There are warnings that Glen Innes faces a “digital divide” when the National Broadband Network (NBN) arrives next year.
Different houses near each other will get different speeds of internet.
One businessman moving to Glen Innes told The Examiner that people should be lobbying the company and politicians to make sure the town – or parts of it – don’t get an inferior service.
Another said it was a “mess”.
The key divide is between “fibre to the premises” and “fibre to the node” – whether the ultra-fast fibre-optic cable comes to your door or just to somewhere nearby (or not so nearby).
According to NBN which is planning the network, half the houses in Glen Innes will have fibre-optic cable to the premises and the other half will have it only to a local hub in the area, and with slow copper wires for the remainder of the journey to the property.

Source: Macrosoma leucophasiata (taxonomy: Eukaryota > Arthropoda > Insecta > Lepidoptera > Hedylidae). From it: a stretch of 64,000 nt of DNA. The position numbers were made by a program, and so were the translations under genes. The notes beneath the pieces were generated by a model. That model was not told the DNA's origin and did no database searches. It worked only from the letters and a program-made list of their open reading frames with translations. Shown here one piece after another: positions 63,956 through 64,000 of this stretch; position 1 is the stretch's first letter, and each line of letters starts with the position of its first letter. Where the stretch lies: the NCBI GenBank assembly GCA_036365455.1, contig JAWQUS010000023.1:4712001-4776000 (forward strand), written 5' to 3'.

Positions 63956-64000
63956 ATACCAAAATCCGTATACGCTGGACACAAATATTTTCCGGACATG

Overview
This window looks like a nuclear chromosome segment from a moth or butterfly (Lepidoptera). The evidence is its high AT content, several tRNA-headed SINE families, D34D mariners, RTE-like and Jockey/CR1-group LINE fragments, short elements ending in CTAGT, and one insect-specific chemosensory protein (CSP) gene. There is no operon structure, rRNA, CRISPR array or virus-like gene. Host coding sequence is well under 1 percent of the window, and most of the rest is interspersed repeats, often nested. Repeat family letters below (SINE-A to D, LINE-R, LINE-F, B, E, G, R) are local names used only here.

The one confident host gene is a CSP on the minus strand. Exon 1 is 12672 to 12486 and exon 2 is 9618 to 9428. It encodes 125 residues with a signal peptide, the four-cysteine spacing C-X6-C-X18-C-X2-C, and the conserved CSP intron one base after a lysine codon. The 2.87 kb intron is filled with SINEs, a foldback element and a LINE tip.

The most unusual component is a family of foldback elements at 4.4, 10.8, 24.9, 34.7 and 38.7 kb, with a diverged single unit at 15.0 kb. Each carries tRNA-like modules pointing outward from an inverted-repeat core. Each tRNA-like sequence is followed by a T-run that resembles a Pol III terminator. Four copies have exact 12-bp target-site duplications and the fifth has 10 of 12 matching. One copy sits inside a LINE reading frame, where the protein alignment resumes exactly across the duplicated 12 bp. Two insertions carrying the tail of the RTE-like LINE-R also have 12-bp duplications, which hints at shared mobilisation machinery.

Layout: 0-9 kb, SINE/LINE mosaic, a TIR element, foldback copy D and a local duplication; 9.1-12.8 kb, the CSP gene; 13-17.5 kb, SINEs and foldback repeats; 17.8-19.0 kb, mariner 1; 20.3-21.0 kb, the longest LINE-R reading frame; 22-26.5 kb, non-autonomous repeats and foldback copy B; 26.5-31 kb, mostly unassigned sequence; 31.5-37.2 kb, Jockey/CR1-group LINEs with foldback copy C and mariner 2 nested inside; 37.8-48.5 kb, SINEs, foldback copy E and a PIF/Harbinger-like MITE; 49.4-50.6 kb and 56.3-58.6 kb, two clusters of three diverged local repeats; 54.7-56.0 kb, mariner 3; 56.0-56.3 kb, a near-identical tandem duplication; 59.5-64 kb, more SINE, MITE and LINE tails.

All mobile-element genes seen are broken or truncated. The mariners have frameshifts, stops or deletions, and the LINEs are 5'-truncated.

A cursory look at the NBN website reveals, for example, that some properties within a short distance of each other on Grey Street, Taylor Street, Ferguson Street and Meade Street will get three different types of connection, each offering different speeds.
“It's a big problem, especially for businesses”, said David Lewis whose local business, “Now You See It” provides web design and digital marketing services.
“Businesses are becoming increasingly reliant on the internet to sell products, offer services and attract customers,” he said.
“If the technology needed to do that isn't up to scratch, many businesses [who employ people in town and contribute to the local economy] are going to suffer.”
It is six months before work starts but Wayne Wells, a businessman who is moving to Glen Innes, says that now is the time to lobby to make sure Glen Innes gets the best service. He thinks there’s still time for change.
“We would hope that our local member talks to the community about what connection all of the community should be getting.”
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